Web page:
In 1961, Spiegelman became intrigued by the "strange biological situation" of a recently discovered bacterial virus (phage) called MS2. This phage had no DNA--its genetic material was RNA. How, then, did it complete its life cycle in a cell dominated by DNA? Spiegelman reasoned that the RNA strand injected into its host (in this case, E. coli) must serve directly as its own "translator" for directing its replication. But how did it do this, when there was no known mechanism in bacterial cells for making RNA copies from RNA? Ironically, in light of later discoveries showing just such a mechanism in tumor viruses, his first idea was that RNA viruses make DNA copies of their genes, using a reverse transcription enzyme. The DNA would then direct the virus replication. But in looking at E. coli infected with MS2, he could find no evidence of a "reverse transcriptase" or of DNA that would hybridize with the viral RNA. He was forced to assume that the RNA virus was not making DNA copies of itself.
Working on this assumption, Spiegelman looked for an enzyme that would replicate RNA directly. The quest, which occupied the better part of two years, was complicated for several reasons. First, bacteria contain a variety of enzymes that can incorporate ribonucleotides into preexisting RNA chains. They also contain DNA transcriptase, which can sometimes use certain types of RNA as substitute templates for RNA synthesis. Distinguishing these from a direct RNA replicating enzyme would be challenging. Second, Spiegelman later noted, the RNA virus had a special dilemma:
Consider an RNA virus approaching a cell some 106 times its size and into which the virus is going to inject its only strand of genetic information. Even if the protein-coated ribosomal RNA molecules are ignored, the cell cytoplasm still contains of the order of 10,000 free RNA molecules of various sorts. The viral RNA contains the information required for the synthesis of the new kind of polymerase designed to make RNA copies from RNA. If this replicase were indifferent and accepted any RNA it happened to meet, what chance would the single original strand injected have of ever being replicated?
The most likely solution would be an enzyme that could recognize one specific RNA and ignore all other RNA molecules encountered--that is, a template-specific enzyme. Working on this assumption, using purified, intact viral RNA, Spiegelman and his team found the RNA-dependent polymerase specific to phage MS2. When RNA bases and strands of RNA from MS2 were combined with this polymerase, the RNA replicated; when the polymerase was added to any other RNA strands, nothing happened. Reception of this discovery was cautious, for all the nucleic acid polymerases known at the time were not specific. A few years later, however, Spiegelman's teams demonstrated that the RNA polymerase coded for by a second RNA phage--Q-beta--was specific to Q-beta RNA and would replicate no other.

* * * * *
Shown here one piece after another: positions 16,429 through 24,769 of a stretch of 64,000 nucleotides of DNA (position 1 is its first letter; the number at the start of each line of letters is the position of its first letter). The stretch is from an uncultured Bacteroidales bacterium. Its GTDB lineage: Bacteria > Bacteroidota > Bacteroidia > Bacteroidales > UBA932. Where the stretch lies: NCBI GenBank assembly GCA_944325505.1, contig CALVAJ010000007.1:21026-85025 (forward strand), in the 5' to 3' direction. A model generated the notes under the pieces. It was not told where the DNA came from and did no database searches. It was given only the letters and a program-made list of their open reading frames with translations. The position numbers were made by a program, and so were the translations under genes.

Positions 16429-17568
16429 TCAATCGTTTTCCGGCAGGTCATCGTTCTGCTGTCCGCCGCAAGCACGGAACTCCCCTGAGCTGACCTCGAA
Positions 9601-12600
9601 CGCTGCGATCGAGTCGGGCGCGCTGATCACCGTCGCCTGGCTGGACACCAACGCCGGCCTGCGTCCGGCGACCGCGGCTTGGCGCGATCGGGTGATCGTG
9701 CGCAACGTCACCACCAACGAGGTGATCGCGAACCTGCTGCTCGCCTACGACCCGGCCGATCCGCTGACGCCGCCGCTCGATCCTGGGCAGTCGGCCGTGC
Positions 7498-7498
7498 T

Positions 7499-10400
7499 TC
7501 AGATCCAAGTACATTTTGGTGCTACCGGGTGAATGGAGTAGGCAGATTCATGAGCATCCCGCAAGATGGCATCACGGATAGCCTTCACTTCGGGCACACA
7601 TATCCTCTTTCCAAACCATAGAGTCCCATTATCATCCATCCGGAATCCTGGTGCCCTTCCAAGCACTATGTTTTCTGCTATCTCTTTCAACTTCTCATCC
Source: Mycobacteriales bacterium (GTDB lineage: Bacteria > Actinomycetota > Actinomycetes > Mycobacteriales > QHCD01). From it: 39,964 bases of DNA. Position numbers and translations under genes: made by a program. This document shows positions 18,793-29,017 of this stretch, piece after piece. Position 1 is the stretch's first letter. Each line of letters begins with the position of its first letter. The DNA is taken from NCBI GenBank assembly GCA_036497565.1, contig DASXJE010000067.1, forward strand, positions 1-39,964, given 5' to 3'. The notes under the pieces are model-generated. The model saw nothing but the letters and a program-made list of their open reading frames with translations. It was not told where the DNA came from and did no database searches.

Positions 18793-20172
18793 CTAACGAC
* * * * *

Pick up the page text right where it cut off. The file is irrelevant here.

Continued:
The replicase of RNA phage Q-beta turned out to be "a nice, stable, clean enzyme," relatively easy to isolate and purify, and within a year Spiegelman could easily make phage RNA in the test tube that was physically and chemically indistinguishable from the original virus RNA. In 1965, to prove that the test-tube RNA was infective, he first set up a serial transfer experiment, adding phage RNA to RNA base materials and Q-beta replicase, letting the RNA replicate, then taking a little of the resulting RNA and adding it to a second replicating system. This process was repeated fifteen times, so that at the end the original RNA would be diluted out by the transfers almost completely, leaving in the final tube RNA that was virtually all lab-generated. When added to E. coli protoplasts (bacteria lacking a cell wall) this RNA produced virus particles just as well as RNA from a native Q-beta virus. It was the first time that a piece of nucleic acid made in the test tube worked as well as the stuff made in nature. Spiegelman had achieved the first synthesis of a biologically competent, infective viral nucleic acid. This feat (termed the "dream experiment of modern biology" by one writer) created a sensation in the scientific world, and brought a wave of "life in a test tube" newspaper stories. Spiegelman was quick to qualify his accomplishment, however, and explained, "When you create a living object the presumption is that the object didn't exist before. This I did not do. Working with simple chemical compounds, I take a primer of a living object and I generate many living objects from it."
The synthetic Q-beta RNA (which Spiegelman called "the little monster") yielded other scientific dividends during the next few years. Because he could produce unlimited generations of RNA, Spiegelman was able to watch Darwinian selection in action at the molecular level. By varying the selective pressure on the system (such as temperature, nutrient mix, or the reproduction time allowed) he could "create" mutant RNA molecules with a wide range of properties. One of these, for instance, gradually trimmed itself down from the original 3,300 nucleotides to 470--just big enough to grab the replicase enzyme and copy itself. It had apparently jettisoned sections that coded for protein coats and other components it didn't need in the artificial environment. Other mutations were resistant to a variety of inhibitors of RNA synthesis. For Spiegelman, these experiments solved an important puzzle of pre-cellular evolution, for they showed that, "long before cells were invented, there could have been selective forces that pushed nucleic acid molecules to greater and greater length and complexity in order to solve the selective problems." In 1969 Spiegelman was awarded a patent for the synthetic virus RNA, one of the first genetic patents.